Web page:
Instrument destruction

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The destruction of musical instruments is an act performed by a few pop, rock and other musicians during live performances, particularly at the end of the gig.

Early years[edit]

In 1956, on the Lawrence Welk Show, a zoot-suited performer billed as "Rockin' Rocky Rockwell" did a mocking rendition of Elvis Presley's hit song "Hound Dog." At the conclusion of the song, he smashed an acoustic guitar to smithereens over his knee.[1] US country musician Ira Louvin was famous for smashing mandolins that he deemed out-of-tune.[2]

A broken guitar.

Jerry Lee Lewis may be the first rock artist to have destroyed his equipment on stage, with several, possibly erroneous, stories of him destroying and burning pianos in the 1950s.[3]

Jazz musician Charles Mingus, known for his fiery temper, reportedly smashed his $20,000 bass onstage in response to audience hecklers at New York's Five Spot.[4]

In the mid 1960s, guitarist Pete Townshend of The Who was the first guitar-smashing rock artist. Rolling Stone magazine included his smashing of a Rickenbacker guitar at the Railway Hotel in September 1964[5][6] in their list of "50 Moments That Changed Rock & Roll".[7] A student of Gustav Metzger, Townshend saw his guitar smashing as a kind of auto-destructive art.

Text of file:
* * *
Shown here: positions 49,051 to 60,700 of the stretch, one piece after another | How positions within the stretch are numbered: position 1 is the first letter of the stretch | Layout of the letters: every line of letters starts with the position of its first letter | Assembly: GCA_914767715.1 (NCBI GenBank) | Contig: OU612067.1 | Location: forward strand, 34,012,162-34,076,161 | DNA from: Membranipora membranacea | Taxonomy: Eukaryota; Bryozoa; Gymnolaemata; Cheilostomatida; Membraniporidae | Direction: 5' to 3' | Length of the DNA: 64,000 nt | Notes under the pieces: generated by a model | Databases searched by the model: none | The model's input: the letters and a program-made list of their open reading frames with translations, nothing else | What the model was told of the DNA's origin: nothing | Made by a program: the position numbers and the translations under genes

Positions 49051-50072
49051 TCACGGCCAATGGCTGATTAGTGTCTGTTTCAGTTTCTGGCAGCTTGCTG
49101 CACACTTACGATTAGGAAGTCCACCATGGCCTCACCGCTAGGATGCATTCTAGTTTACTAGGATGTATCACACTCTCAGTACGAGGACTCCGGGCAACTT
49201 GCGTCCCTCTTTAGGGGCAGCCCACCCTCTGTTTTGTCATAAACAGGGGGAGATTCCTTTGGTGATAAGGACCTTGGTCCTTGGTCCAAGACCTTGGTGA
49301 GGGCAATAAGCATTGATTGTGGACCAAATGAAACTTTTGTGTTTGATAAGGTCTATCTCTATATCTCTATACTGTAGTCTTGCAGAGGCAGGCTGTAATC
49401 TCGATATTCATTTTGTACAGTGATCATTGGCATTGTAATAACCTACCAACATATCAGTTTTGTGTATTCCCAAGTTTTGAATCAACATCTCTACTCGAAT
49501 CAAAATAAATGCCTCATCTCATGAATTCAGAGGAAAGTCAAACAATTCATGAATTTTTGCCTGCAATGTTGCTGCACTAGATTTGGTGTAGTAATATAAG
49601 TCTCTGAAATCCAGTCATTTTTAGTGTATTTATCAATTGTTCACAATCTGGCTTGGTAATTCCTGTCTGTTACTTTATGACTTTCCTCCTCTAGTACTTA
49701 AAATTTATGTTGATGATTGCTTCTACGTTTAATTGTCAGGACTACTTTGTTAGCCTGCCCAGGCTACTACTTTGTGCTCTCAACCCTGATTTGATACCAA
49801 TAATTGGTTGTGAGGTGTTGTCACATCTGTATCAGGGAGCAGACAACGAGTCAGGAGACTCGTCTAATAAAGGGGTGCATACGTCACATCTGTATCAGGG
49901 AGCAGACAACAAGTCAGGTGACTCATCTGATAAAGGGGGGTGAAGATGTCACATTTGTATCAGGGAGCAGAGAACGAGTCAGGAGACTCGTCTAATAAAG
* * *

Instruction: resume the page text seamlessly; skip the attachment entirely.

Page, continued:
Keith Moon, The Who's drummer, was also known for destroying his drum set. The most spectacular episode of this occurred during The Who's debut on U.S. television on the Smothers Brothers Comedy Hour in 1967. Moon overloaded his bass drum with explosive charges which were detonated during the finale of the song, "My Generation." The explosion caused guest Bette Davis to faint, set Pete Townshend's hair on fire and, according to legend, contributed to his later partial deafness and tinnitus. Moon was also injured in the explosion when shrapnel from the cymbals cut his arm.[8] VH1 later placed this event at number ten on their list of the twenty Greatest Rock and Roll Moments on Television.[9]